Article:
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Proposed Ban On Transgender Athletes In Women's School Sports Meets Fierce Opposition

Beth O'Connor
Robert F. Bukaty
Associated Press
In this May 19, 2011 photo, State Rep. Beth O'Connor, R-Berwick, speaks with a legislator in the House Chamber at the State House in Augusta, Maine. O'Connor has proposed legislation that would limit the ability of transgender women to compete in women's school sports in Maine.

Proposed Maine legislation that would bar transgender women from participating in women's school sports faced fierce opposition on Thursday from students, school groups, athletics associations and others.

The bills are part of a larger anti-transgender agenda that's showing up in state houses across the country.

Maine lawmakers took testimony on two bills Thursday. One would bar transgender women from participating in women's interscholastic and intermural sports at school.

The other would prohibit them from participating in any athletic program or activity designated for females at schools that receive federal money.

Republican Rep. Beth O'Connor of Berwick, who sponsored one of those bills, argued that transgender females have an advantage in women's athletics, which she says is unfair to other competitors.

"When one considers the ramifications of opening women's sports to biological males, we change the playing field that women fought so hard to obtain. And this is, in my opinion, is discrimination that hurts biological women. I'm here to support women and women's rights and what we've earned," she says.

That message was echoed by activists, former athletes and medical professionals — mostly from out-of-state — who say that athletes assigned male at birth are naturally stronger and faster. If they're allowed to compete, they say it could lead athletes assigned female at birth to lose out on opportunities such as scholarships.

The bills are similar to others sponsored by Republicans around the country.

According to the Human Rights Campaign, 120 anti-transgender bills have been introduced this year — more than any other year on record. About half of them would ban transgender women and girls from participating in women's athletics. And in recent weeks, governors in states including West Virginia and Alabama have signed them into law.

In written testimony, the Human Rights Campaign describes the issue as an "invented problem that relies on misinformation, harmful stereotypes, and prejudice against transgender people."

And EqualityMaine Program Director Gia Drew says the legislation will only harm transgender youth, who she says already feel ostracized.

"The idea that these bills would protect girls and women from other girls and women, in the name of fairness and sport, is absurd," Drew says.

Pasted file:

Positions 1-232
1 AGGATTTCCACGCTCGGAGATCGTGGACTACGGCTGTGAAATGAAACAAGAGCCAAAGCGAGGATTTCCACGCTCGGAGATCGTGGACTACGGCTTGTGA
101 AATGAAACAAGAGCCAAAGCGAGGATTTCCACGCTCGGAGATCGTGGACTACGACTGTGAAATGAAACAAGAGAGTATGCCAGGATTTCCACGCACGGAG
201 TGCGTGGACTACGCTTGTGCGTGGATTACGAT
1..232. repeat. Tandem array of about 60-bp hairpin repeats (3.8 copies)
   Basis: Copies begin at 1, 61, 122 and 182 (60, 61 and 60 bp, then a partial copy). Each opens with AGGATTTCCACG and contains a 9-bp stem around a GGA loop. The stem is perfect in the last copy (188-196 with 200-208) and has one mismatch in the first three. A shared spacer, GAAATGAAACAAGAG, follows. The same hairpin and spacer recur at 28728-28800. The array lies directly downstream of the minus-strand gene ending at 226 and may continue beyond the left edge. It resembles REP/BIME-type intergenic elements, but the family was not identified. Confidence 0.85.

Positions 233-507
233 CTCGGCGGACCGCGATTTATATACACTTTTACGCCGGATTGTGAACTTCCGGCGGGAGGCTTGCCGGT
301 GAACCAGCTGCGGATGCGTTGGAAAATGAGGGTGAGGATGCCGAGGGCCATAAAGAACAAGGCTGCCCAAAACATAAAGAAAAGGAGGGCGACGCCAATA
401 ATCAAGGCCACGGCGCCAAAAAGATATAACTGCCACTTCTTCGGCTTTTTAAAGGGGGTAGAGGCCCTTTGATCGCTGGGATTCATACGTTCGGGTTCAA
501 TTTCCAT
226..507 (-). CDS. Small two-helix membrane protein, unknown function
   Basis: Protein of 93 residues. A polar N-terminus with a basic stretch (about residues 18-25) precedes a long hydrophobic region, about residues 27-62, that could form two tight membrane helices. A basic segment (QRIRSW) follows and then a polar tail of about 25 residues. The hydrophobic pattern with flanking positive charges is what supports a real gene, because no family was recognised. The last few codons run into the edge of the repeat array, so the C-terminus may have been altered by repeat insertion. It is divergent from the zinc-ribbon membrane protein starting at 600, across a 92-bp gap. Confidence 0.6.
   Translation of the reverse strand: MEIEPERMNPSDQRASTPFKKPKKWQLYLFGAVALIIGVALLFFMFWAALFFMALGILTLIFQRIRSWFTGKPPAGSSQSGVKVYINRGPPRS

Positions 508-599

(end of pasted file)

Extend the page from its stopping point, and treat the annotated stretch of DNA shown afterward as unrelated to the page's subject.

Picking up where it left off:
"Their argument, which has been used to violently attack and silence transgender people for decades, is that transgender girls and women aren't girls and women at all. That we're doing this —whatever this is — to fool you, so we can play on a middle school volleyball team, to play kickball in elementary school, or play left field on a high school softball team. Really?"

Lane Joslin, a high school sophomore from Kittery who is transgender, says playing on her school's girls soccer team is one of the highlights of her day and has helped her feel accepted.

"Please don't deny other transgender girls the opportunity to have these experiences, and the ability to be on a team — just having fun and being active, and learning about sportsmanship. Everyone should be able to participate, regardless of their gender identity," she says.

Joslin was joined in opposition to the bill by several other students, teachers, family members, and groups including the Maine Chapter of the American Academy of Pediatrics, and the Maine Psychological Association.

The Maine Principals' Association already instituted a transgender participation policy back in 2013, and the association says the bills would force schools to "violate the Maine Human Rights Act and Title IX by requiring that they discriminate against student athletes based on gender identity."

Attorney General Aaron Frey told members of the judiciary committee that the bills would likely violate the equal protection clause of the constitution.

While similar laws have passed in other states, the legislation appears to face tough odds in Maine.

At Thursday's hearing, Education Commissioner Pender Makin spoke on behalf of Governor Mills against the bills, saying that Maine is a state that, "treats all individuals with dignity and respect," and that denying transgender women the opportunity to play sports "undermines our fundamental values of equity."